Born in Melbourne, Australia, and raised in Tucson Arizona, Savannah Guthrie got her start in television at NBC affiliates in Missouri, Arizona and Washington, D.C., right out of college. Guthrie earned a law degree at Georgetown University and became a legal correspondent, first for Court TV, then NBC. In 2011, she began working at the Today show, and was named a co-host of the show in July 2012, replacing Ann Curry.
Television anchor Savannah Clark Guthrie, named after her great-great-grandmother, was born on December 27, 1971, in Melbourne, Australia, where her father was stationed for his job. When she was 2 years old, Guthrie and her family moved to Tucson, Arizona. She was one of three children, and learned to play tennis and the piano as a child. When she was 16, her father passed away, and her mother, a stay-at-home mom, returned to work. Guthrie later said that her mom was her biggest inspiration.
After high school, Guthrie attended the University of Arizona. She was initially unsure of what to study, and her mother suggested taking classes in journalism. While in school, Guthrie landed a job at a local public television station. When she received her Bachelor of Arts degree in journalism in 1993, she took a job at a local TV station in Columbia, Missouri, where she worked for two years before she was offered a position with an NBC affiliate in her hometown of Tucson.
Five years later, Guthrie headed east to another NBC affiliate, WRC-TV, in Washington, D.C., where she covered the September 11, 2001, attacks on the Pentagon and anthrax mailings. While working as a freelance reporter, she was also earning a law degree from the Georgetown University Law Center. She graduated, magna cum laude, in 2002, and received the highest score on the Arizona bar exam.
From 2002 to 2003, Guthrie practiced law with Akin, Gump, Strauss, Hauer and Feld, and specialized in white-collar criminal defense. She returned to TV journalism in 2004, as a legal affairs correspondent for Court TV.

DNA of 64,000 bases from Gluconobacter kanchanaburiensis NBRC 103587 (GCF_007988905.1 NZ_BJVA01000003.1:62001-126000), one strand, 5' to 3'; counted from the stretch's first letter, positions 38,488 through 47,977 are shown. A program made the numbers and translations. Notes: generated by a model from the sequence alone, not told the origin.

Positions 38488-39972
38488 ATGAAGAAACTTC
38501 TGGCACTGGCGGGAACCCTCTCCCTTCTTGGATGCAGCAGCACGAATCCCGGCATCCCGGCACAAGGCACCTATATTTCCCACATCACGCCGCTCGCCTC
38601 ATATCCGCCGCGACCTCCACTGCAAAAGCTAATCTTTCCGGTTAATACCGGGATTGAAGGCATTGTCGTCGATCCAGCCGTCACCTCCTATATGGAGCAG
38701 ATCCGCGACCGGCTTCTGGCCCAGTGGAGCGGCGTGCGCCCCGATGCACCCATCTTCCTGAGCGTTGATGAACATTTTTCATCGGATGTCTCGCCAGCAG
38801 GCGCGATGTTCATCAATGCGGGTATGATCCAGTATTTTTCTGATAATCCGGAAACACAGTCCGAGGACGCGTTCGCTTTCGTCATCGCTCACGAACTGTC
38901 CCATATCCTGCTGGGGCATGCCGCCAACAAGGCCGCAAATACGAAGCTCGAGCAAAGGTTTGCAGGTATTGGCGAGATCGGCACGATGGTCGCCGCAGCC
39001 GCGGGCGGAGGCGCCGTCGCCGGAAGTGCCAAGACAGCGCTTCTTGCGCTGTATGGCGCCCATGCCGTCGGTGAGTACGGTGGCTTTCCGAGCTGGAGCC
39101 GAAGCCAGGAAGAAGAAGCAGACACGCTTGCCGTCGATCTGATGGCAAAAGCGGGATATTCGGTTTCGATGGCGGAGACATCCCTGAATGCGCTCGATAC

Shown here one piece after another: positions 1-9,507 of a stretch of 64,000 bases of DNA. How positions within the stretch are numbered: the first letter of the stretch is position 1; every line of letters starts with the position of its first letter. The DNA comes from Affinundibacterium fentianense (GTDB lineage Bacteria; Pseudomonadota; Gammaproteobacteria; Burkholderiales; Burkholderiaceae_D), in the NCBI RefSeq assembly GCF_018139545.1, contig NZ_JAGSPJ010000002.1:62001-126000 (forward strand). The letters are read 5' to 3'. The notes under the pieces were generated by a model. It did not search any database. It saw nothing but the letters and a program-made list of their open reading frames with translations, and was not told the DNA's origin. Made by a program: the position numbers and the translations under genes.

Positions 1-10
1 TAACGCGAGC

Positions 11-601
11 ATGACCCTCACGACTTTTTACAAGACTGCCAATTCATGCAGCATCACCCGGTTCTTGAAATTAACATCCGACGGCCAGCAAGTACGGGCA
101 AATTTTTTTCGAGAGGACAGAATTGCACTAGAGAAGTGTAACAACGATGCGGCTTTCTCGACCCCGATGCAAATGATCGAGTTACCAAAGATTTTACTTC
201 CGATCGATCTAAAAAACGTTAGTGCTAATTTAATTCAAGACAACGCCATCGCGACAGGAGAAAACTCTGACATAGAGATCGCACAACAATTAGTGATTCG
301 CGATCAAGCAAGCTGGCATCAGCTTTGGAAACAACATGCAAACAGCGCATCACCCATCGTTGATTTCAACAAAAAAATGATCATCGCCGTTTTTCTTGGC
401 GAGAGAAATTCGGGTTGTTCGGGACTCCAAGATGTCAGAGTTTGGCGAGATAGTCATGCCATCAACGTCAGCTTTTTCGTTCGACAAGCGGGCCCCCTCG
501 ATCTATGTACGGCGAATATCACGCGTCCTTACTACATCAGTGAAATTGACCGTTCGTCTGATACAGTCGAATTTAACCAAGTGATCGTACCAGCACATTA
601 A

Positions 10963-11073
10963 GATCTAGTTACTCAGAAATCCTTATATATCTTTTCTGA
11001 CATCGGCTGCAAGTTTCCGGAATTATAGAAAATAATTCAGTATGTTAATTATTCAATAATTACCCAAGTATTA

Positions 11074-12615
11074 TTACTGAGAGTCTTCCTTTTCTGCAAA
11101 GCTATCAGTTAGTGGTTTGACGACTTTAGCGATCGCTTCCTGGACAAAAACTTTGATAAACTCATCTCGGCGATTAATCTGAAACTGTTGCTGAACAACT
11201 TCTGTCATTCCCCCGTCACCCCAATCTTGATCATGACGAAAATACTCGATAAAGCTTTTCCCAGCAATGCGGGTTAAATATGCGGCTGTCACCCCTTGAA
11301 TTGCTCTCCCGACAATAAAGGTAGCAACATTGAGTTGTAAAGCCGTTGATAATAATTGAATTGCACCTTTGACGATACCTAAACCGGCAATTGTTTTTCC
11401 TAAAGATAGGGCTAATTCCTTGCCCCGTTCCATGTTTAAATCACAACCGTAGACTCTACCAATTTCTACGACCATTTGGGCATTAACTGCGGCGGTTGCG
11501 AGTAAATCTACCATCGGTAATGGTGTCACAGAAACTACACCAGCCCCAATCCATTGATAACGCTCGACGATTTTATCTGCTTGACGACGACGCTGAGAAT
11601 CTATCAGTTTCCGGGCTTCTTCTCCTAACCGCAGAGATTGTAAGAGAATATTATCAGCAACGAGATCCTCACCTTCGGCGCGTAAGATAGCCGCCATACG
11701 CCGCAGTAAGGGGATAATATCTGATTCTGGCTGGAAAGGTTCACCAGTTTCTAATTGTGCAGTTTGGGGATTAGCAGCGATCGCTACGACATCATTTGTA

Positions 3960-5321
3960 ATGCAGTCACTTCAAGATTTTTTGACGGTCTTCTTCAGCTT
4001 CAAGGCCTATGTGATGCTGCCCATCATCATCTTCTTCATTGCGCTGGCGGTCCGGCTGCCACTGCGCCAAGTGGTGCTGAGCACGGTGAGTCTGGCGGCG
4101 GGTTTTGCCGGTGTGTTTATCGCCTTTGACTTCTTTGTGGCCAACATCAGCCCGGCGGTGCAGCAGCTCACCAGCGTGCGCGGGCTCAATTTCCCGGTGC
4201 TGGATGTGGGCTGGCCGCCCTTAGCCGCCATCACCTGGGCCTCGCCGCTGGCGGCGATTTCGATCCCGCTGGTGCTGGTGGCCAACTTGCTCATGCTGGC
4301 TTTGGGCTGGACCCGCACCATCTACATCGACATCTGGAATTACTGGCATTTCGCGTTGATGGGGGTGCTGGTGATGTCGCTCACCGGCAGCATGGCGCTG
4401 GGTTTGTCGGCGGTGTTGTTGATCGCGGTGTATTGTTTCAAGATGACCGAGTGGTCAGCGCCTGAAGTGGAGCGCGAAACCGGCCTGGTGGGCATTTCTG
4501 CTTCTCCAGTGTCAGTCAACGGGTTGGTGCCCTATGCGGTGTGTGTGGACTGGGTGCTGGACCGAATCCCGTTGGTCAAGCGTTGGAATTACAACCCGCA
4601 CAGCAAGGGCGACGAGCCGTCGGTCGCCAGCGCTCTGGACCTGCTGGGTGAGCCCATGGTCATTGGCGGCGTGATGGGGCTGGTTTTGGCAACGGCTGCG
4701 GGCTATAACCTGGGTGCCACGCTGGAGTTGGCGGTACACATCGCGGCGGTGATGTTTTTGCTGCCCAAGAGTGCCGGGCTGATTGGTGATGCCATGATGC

NBC's 'Today' Show
In 2007, Guthrie returned to NBC as a legal correspondent, before becoming the network's White House correspondent from 2008 to 2011. She covered the 2008 presidential election, and most notably traveled with the Sarah Palin campaign. Guthrie was part of the team that ultimately won an Emmy for their coverage on election night. In 2010 and 2011, she also co-anchored The Daily Rundown on MSNBC.
In June 2011, Guthrie joined the Today show as co-host of the third hour, as well as chief legal correspondent. In addition to interviewing subjects such as Hillary Clinton, Donald Trump and Meryl Streep, she courted controversy after an interview where she compared breastfeeding to going to the bathroom.
One year later, in July 2012, Guthrie became co-anchor of Today, replacing Ann Curry. On her first day, her co-anchor, Matt Lauer, gave her an enthusiastic welcome, and told the audience that she had a great attitude and "weird" sense of humor.
Guthrie met BBC journalist Mark Orchard while covering the Michael Jackson child molestation trial in 2005. She married Orchard in December of that year, and divorced in January 2009. In May 2013, Guthrie announced her engagement to media consultant Mike Feldman. Feldman proposed to Guthrie while the pair were on vacation in the Caribbean. The couple had dated for four years prior to getting engaged and got married in Tucson on March 15, 2014. They announced that they were expecting their first child at their wedding. Daughter Vale Guthrie Feldman was born on August 13, 2014.
On June 7, 2016, Guthrie announced that she was pregnant again, and that she would not attend the Summer Olympics in Rio over concerns about the Zika virus, which has been linked to severe birth defects. The family welcomed son Charles Max on December 8 of that year.
Guthrie gave fans insight into her personal life when she responded to viewers' questions in an NBC video. She said she re-reads Jane Eyre at least once a year, and that she'd love to have the opportunity to meet and jam on the guitar with Shawn Colvin or Patty Griffin.
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